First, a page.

Subject: Re: Comp. Sci. Majors? (WAS: ...duction to GNU AS? (books on binut...)
To: Brian A. Seklecki <firstname.lastname@example.org>
From: Ian Thomas <email@example.com>
Date: 01/30/2002 05:37:12
--- "Brian A. Seklecki"
> A big thanks to all who replied to my inquiry. The
> resources provide quite a few useful directions to
> move in. A former
> co-worker said he'd let me borrow another text which
> uses NASM style
> macros in the examples. I must say, I was surprised
> by the lack of
> available subject matter on the topic, but I assume
> that has to with the
> nature of my exploration (purely personal...it's not
> every day
> light-reading), which leads me to my next topic,
> which is actually OT, so
> feel free to contact me personally/off-list.
> I am currently investigating my 4-year college
> options, and
> although I previously never gave it serious
> consideration, I think it
> would be of benefit to accent my present major
> with a Comp. Science minor. I'm assuming most of
> the current kernel
> hackers of a computer/microelectronic engineering or
> computer science
> background (or have just been at it so long by
> profession that it's second
> nature ;-} ... ).
> I'm going to be investigating the programs of study
> at all of the
> local sweat-shops, but for the most part, all of the
> curriculums exhibit
> some sort of external similarities, including
> basically 3 years of
> discrete mathematics classes of zero retainable
> value, followed by a
> semester or two of actual hacking data structures
> (in something crazy like
> Java), maybe an elective or two on Operating System
> Theory/Design, and a
> senior project to prove that you didn't sleep
> through the last 5 years of
> your life! Such is the corrupt nature of American
> higher education, I'm
> therefore looking for some personal insight/advice
> from those who've
> experienced the pilgrimage.
> For those of you who have been there, are looking
> to be there, or
> who are sending offspring, you know that you
> literally cannot afford to
> make poor decisions, and the reality is, sometimes
> the advice of 'Academic
> Advisors' can be somewhat misleading. In addition,
> I'm learly /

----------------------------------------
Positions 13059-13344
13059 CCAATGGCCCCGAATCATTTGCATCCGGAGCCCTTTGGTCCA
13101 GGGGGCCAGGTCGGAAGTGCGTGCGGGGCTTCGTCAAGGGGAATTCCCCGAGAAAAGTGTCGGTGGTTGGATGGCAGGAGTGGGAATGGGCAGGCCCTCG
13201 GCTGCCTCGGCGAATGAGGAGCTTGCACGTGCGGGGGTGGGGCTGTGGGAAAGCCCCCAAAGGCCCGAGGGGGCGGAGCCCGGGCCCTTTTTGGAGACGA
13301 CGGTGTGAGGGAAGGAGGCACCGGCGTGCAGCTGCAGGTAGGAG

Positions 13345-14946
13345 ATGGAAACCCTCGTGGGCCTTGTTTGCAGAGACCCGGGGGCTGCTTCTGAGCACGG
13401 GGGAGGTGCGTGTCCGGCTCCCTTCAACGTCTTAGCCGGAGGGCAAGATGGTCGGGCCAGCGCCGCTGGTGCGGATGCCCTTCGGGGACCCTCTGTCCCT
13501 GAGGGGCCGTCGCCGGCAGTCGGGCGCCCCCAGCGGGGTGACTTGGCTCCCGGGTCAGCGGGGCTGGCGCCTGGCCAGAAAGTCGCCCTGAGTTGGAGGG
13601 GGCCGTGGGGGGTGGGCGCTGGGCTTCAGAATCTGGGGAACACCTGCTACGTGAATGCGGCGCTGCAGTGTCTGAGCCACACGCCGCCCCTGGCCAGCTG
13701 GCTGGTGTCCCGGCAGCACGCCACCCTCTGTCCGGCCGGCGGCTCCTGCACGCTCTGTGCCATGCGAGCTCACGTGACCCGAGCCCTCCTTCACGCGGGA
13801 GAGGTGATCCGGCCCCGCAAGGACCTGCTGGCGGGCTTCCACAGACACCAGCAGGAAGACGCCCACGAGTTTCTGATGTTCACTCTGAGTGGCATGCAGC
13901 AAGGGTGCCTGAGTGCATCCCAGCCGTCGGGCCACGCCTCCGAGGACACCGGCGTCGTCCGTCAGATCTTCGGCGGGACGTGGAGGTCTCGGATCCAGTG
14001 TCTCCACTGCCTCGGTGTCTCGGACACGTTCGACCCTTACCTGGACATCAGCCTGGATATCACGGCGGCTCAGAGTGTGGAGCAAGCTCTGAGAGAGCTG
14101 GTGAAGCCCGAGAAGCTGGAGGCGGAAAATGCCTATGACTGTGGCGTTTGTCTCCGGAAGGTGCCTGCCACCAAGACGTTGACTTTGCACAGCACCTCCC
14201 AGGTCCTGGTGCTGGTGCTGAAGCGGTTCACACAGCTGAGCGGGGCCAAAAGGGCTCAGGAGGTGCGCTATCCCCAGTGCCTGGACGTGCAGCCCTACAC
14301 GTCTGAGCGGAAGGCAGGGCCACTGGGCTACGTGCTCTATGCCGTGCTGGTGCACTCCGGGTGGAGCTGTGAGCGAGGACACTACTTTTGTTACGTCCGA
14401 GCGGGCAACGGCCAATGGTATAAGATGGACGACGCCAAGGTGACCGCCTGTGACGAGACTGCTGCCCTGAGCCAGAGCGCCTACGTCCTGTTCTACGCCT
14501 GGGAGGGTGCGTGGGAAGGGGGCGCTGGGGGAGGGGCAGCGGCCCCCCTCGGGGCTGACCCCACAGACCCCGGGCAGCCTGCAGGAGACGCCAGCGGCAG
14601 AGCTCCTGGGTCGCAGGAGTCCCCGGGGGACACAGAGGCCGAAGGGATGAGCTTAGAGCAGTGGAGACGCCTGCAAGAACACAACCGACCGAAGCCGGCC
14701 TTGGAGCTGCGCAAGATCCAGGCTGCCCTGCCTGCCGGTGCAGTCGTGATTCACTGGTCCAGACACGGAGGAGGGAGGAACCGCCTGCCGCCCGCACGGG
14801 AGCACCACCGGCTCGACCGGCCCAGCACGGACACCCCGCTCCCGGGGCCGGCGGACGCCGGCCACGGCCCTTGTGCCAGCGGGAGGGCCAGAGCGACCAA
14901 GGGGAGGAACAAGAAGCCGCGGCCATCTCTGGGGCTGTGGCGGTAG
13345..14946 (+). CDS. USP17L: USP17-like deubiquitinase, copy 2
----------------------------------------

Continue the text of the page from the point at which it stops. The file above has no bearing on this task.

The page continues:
> untrusting of any curriculum in place at present in
> the field. By the
> time it takes an academic organizational body and
> faculty to approve a
> curriculum, it's mostly likely dated, which Is why
> I'm investigating a
> program at a smaller university wither a more
> competitive program.
> Once again, thanks in advance for all the replys and
I'm currently in my second semester as a Junior with
my major being Comp. Sci., and my minor being
Accounting. I to had to take the early nonsense,
liberal arts classes, and the intro CS classes in
which we were supposed to learn Object-Oriented
programming using Java. My advice to you is take all
of your electives at a community college and MAKE SURE
THEY TRANSFER to the 4-year institution you decide on.
If you have to take classes you're not interested in,
you don't want to pay a lot of money for them.
The math, discrete that is, is actually very useful.
I've needed it many times when analyzing an algorithm
or constructing a new or hybrid data structure. On
the other hand, I've found that I've never used any of
the knowledge I gained in Calculus I or II. That's
not to say I'll never need it, I just haven't yet.
The curriculum, like almost any book you buy, is
outdated once it is printed; but a good book or
curriculum teaches you a foundation of knowledge that
is applicable to any area in CS years down the road,
not specifics that change yearly.
I've also found this list to be a wealth of
information on many different topics. I can honestly
say that I learned more CS-centric knowledge on this
list during my first year undergrad then I did at
Ian P. Thomas
Of course it runs NetBSD
p.s. If you want to do assembly, learn MIPS assembly.
It's what is taught in most four year schools. Check
out the spim and xspim packages in pkgsrc. We used
the same programs to do a project for a class I took.
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